With a sigh and shake of his head, he then brought them over to some smaller stones on pedestals and some empty pedestals a few paces away. "Take these three stones and put 'em over there on the other stands."

Growing tired, but unwilling to lose face, they again gave it their best. Attending dwarves reset the stones after each attempt. With fatigue setting in, the most capable among them barely managed to place the final stone, and it trickled down from there. The weakest sat down his second stone halfway and had to bow out.

Their marks were tallied, and they were given another rest before the final feat.

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"Alright, fluffballs, it's the last one. We're gonna yoke ye up like a couple o' asses and yer gonna carry a load. First one to the other side gets the highest score," the dwarf explained and pointed to a couple of beams with buckets full of rocks on the ends. This was bound to rub off a few feathers, but they quietly accepted their burden as they knealt down for the dwarves to place them on their shoulders. To show off his own capabilities, the dwarf picked up one of the loaded beams and signaled for the Kurach to follow.

By this point, some had become thoroughly agitated with the dwarf's blustering and belittling, and put the last bit of their strength into trying to best him. Half of them suceeded, and the other half were shortly behind.

"About time ye put them long legs to good use," the dwarf remarked as they arrived to the other side of the field. He set his load down and looked the Kurach up and down. "I suppose that will do for now. Mind ye don't try to compete with us dwarves in the future. Ye wouldn't want to embarrass yerselves."

Having dismissed them, the dwarf turned and left, and the competitors were free to return to their clans and rest.

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"Snarky little guy, wasn't he?" Muso asked with a shudder. "I'm glad I didn't have to deal with him! I'd have bopped him on the head!"

"That's dwarves for ya!" Shanku giggled. "They're stout little buggers, I'll give 'em that, and equally grumpy! I swear, Arloda snipped and snapped from the time she got up until the time she got liquored up!"

"So, how's the standings so far?" Muso asked.

"Let's find out," Zanzen replied and directed his family toward the wall where they were hanging numbered boards. "Well, it would seem the rebel Fernwick are in the lead. They've bested both competitions so far."

"They must really not want to go back to Imperial rule," Shanku noted. "But the loyal ones are right on their tails at three points down. Oh, look! Scissortails are in third!"

"Aye, it's rebels, loyals, Scissortail, Waebre, Blade, Sushaw and Weolcen, and then Falnor dragging with three points," Zanzen said. "Collectively, the Nyre has forty points and the Eor has thirty-two."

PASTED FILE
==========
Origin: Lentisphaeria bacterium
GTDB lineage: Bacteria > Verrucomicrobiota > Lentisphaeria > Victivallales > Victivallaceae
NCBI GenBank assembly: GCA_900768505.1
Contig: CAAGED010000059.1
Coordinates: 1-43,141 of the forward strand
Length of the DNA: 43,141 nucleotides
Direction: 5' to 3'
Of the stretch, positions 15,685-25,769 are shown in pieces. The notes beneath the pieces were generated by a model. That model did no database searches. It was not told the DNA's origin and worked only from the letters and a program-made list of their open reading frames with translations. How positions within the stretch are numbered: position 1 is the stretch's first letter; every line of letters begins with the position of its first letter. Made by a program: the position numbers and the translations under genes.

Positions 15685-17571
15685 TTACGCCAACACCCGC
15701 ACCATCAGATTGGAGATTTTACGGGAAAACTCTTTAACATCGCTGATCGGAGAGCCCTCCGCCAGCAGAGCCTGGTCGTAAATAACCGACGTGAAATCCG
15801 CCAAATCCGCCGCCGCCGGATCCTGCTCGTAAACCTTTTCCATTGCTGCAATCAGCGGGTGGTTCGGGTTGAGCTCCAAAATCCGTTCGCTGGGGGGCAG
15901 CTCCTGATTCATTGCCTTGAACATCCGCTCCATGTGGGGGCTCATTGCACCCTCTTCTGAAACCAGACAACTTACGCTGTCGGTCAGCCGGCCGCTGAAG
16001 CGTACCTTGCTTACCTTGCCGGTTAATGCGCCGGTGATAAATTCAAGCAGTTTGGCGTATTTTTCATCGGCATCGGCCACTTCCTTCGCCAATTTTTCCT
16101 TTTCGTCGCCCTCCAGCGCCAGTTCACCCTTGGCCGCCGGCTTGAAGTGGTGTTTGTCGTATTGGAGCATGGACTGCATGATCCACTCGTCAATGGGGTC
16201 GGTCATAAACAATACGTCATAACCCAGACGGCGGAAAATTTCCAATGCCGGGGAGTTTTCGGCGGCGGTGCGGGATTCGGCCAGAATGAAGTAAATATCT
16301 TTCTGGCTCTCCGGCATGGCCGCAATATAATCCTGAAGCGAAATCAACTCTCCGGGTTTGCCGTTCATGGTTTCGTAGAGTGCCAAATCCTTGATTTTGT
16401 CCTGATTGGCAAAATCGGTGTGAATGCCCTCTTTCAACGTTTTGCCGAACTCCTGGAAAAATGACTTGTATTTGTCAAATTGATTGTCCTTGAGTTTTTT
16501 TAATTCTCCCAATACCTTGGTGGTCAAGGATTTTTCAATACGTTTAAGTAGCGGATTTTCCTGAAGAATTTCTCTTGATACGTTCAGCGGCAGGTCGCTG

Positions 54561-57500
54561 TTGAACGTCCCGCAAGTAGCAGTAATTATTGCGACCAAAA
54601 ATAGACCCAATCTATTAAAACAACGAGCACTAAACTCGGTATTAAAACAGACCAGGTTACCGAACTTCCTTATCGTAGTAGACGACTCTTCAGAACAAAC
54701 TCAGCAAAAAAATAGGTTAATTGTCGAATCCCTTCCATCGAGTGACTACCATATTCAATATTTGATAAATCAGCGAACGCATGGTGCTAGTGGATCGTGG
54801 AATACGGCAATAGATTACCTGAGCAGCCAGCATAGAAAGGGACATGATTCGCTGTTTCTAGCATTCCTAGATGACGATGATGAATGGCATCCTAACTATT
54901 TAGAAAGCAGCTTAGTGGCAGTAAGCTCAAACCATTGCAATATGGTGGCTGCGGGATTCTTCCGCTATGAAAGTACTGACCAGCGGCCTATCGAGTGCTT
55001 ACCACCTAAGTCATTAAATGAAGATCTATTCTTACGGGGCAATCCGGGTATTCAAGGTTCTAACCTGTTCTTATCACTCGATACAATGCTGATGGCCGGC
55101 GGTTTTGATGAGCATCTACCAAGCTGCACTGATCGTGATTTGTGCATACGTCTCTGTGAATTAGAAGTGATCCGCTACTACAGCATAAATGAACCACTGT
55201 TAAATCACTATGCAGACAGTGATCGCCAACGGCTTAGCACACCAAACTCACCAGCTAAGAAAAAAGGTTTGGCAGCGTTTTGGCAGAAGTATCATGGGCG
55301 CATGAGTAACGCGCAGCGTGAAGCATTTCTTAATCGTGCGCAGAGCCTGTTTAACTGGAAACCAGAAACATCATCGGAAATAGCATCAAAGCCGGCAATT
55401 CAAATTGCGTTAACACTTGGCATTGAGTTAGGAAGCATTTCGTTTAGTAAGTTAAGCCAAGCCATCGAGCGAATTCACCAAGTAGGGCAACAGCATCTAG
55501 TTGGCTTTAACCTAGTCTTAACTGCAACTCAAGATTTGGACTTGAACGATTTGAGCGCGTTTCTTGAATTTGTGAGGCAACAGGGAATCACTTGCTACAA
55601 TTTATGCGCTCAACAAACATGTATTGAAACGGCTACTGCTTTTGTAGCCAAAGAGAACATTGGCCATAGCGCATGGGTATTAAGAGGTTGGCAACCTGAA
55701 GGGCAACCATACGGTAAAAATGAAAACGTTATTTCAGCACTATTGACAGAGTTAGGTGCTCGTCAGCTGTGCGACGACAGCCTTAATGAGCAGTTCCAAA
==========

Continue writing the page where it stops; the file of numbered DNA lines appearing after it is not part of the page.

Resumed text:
"I guess somebody has to come in last, but, daggum," Shanku muttered. "But, on the bright side, if we maintain this much of a lead, we don't have to worry about dealing with whatever nonsense they want to force on us."

"What happens if we win?" asked Muso.

"I think the deal was that the raiders had to stop attacking everybody and to some degree make peace with us and the plains and snow Kurach. I'm not sure how they'll handle the human settlements. Just disappear?" Zanzen shrugged.

"That's not going to help our overall reputation," Shanku said uneasily. "Way down south on the seas it's not so bad because the islanders are pretty friendly, but up here we're mostly regarded as mysterious monsters that just pop up, kill, and vanish again."

"At least they'll leave us alone if they're scared of us enough," Zanzen nodded.

Shanku sighed and said nothing.

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The evening feasting and dancing proceeded as usual. The leading teams were a bit more festive than the previous night, and the lagging teams were more pensive. The visitors from the Eor forest were becoming impressed with their distant kin.

Things were going peacefully enough without more than a few taunts or brief tussles disrupting events. The cubs were collectively having some of the most fun they'd had in a while with so many new playmates for hoop races and whatnot.

But the Kurach were uneasy. Every so often, someone would catch a glimpse of the strange calopus, and whispers kept alive the cryptic threats that had been issued months before they came together.

Tonight at supper we had a play! I never knew Sylvans did much theatre work. Although it was kind of embarrassing that Muso and Banhi both knew the story of this hero by heart and I'd never heard hide nor hair of it before. I wonder if the Scissortails have some kind of library? I'd like to know more about my people's folk lore.

~ Shanku Ravenwing